Pope Francis is Right: Free Markets Serve the Common Good

On Thursday, Pope Francis delivered remarks to a joint session of Congress and urged for unity in his message. While left-leaning pundits have been quick to highlight comments from Pope Francis for remarks that seemingly demonize capitalism, there were clear signs in Thursday’s address that this is not the most accurate way to think about Pope Francis’ views on the topic.

In his address, Pope Francis said:

“Business is a noble vocation, directed to producing wealth and improving the world. It can be a fruitful source of prosperity for the area in which it operates, especially if it sees the creation of jobs as an essential part of its service to the common good.”

This statement reflects a fundamental understanding of immense benefits that result from the core tenant of free-market capitalism: voluntary mutually beneficial exchange. At its most fundamental level, capitalism is not a zero-sum game; both parties must benefit for transactions to take place, leaving both parties better off than they were before.

Scaled up, that core tenant of voluntary, mutually beneficial exchange has been mankind’s most successful anti-poverty program and has led to the highest global standard of living in all of human history. Arthur Brooks, President of the American Enterprise Institute, notes that between 1970 and 2010, 80 percent of the world’s worst poverty was eradicated. There are 200 million fewer hungry people around the world than there were just 25 years ago. Finally, the percentage of people around the world living in abject poverty (on less than $1 per day) has fallen to only 5 percent; the lowest it has ever been. These powerful indicators have a common thread: the rise and prevalence of global capitalism.

But capitalism doesn’t just result in better standards of living for businesspeople; the wealth created through capitalism is also used for various philanthropic and charitable causes. In 2014, charitable giving in the United States rose to its highest level in history. According to estimates from Giving USA, charitable giving in the U.S. for 2014 reached $358.38 billion and was about 2.1 percent of total Gross Domestic Product (GDP). Private charitable organizations, including religious institutions such as the Catholic Church, have benefited greatly from the wealth created by capitalism and have used that wealth to further efforts to help those with the least among us. However, even under capitalist economic systems, excessive taxation can hamper economic growth and charitable giving.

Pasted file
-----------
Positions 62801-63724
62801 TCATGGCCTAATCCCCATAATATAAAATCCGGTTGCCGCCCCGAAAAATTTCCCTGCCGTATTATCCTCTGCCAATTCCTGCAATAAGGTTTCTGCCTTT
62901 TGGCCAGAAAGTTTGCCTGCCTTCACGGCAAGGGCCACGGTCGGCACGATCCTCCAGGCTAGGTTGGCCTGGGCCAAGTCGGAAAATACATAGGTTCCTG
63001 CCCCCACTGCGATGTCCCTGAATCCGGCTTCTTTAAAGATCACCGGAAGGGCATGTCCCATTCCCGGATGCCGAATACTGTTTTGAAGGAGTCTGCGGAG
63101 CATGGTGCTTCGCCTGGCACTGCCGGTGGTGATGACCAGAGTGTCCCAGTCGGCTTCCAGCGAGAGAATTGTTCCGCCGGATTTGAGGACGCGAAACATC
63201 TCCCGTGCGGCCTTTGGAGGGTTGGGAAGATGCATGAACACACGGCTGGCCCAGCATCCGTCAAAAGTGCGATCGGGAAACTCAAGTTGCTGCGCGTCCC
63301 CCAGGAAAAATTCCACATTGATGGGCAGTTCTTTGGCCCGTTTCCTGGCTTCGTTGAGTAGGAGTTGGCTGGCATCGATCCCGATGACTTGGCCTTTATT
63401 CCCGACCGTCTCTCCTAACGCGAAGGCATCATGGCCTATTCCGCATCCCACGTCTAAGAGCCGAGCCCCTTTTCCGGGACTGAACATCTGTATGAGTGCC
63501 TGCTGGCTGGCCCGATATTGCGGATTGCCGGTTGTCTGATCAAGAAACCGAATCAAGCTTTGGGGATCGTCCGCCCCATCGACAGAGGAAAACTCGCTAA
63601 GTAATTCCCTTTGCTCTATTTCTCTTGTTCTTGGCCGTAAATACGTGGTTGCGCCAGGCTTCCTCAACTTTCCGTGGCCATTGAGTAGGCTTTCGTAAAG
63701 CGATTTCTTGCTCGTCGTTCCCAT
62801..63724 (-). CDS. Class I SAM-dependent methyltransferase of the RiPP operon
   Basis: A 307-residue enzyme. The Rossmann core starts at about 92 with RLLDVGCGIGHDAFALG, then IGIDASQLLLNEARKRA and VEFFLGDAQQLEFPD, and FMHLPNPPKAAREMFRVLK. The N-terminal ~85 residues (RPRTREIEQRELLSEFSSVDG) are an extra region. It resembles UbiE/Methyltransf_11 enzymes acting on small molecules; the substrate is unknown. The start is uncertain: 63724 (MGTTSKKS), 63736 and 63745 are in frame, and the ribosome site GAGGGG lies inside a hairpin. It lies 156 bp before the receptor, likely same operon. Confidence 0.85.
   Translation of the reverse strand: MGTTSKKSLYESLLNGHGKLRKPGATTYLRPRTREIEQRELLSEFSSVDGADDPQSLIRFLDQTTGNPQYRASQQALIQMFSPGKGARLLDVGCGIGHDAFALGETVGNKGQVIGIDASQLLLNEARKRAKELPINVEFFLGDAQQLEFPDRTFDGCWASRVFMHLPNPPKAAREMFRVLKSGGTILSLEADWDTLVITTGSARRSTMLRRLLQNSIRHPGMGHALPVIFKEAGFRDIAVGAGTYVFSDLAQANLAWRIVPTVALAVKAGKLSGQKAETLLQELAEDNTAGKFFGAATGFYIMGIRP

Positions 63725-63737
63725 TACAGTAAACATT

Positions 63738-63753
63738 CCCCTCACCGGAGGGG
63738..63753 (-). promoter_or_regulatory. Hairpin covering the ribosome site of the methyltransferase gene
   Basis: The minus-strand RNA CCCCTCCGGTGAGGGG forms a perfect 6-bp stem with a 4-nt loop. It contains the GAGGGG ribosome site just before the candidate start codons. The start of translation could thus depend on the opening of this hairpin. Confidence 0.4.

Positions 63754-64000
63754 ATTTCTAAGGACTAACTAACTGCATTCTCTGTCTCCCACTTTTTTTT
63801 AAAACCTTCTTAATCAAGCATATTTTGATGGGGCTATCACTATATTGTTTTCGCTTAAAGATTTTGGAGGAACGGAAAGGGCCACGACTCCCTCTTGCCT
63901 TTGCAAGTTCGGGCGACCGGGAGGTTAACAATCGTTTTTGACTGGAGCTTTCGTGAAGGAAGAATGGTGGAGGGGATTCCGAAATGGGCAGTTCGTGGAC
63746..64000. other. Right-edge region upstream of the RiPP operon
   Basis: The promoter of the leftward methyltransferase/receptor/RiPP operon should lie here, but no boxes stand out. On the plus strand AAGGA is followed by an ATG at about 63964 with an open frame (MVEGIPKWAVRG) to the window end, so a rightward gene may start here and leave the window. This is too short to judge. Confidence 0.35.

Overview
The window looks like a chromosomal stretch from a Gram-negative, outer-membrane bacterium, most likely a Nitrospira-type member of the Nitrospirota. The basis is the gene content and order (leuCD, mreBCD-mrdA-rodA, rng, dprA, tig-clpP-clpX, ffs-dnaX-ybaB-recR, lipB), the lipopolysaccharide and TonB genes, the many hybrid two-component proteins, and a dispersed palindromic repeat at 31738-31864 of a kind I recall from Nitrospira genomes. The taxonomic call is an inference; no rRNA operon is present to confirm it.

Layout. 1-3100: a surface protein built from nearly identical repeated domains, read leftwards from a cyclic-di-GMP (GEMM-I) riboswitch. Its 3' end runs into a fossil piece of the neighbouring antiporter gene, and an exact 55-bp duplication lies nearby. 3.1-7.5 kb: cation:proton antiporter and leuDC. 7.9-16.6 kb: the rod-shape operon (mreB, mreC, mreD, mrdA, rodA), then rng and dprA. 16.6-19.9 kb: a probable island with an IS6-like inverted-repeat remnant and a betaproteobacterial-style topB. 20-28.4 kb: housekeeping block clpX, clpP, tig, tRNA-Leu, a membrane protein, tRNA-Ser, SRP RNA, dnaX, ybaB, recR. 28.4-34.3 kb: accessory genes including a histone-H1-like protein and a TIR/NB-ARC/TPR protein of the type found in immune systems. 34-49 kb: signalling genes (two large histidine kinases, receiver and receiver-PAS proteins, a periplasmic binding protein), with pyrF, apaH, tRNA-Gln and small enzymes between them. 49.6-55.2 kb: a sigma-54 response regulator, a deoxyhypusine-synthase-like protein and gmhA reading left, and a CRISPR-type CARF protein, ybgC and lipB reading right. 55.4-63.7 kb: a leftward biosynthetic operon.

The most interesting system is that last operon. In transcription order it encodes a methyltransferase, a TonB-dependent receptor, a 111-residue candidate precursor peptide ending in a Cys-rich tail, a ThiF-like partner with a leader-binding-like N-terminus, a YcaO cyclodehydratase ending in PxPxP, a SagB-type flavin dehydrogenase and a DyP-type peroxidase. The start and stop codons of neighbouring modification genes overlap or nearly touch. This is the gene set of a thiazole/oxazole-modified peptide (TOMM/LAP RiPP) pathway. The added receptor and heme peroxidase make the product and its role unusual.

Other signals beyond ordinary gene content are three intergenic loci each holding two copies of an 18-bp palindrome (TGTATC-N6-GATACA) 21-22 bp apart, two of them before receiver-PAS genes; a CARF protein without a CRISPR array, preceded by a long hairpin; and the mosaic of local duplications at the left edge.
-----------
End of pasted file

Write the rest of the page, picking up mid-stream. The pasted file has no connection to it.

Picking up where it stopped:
Furthermore, new research from the ALEC Center for State Fiscal Reform finds a direct link between lower state taxes and increased charitable giving. The new report, The State Factor: The Effect of State Taxes on Charitable Giving, examines both levels and rates of growth of state charitable giving over time and how taxes affect those levels and rates of growth. With private charitable giving, including religious giving, usually maintaining a better track record of helping the poor, these findings are an important consideration for anyone interested in helping others.

So, while left-leaning commentators may still misinterpret the pontiff’s comments about capitalism , the wealth global capitalism has created and the philanthropy it has enabled are important features of progress Pope Francis has certainly acknowledged for the blessings they are.

In Depth: Cronyism

Cronyism in tax policy stifles innovation, hinders competition and introduces a deep temptation for corruption. The 2014 ALEC Center for State Fiscal Reform study, The Unseen Costs of Tax Cronyism: Favoritism and Foregone Growth, found that in the most recent year in which states published their respective tax expenditure…

+ Cronyism In Depth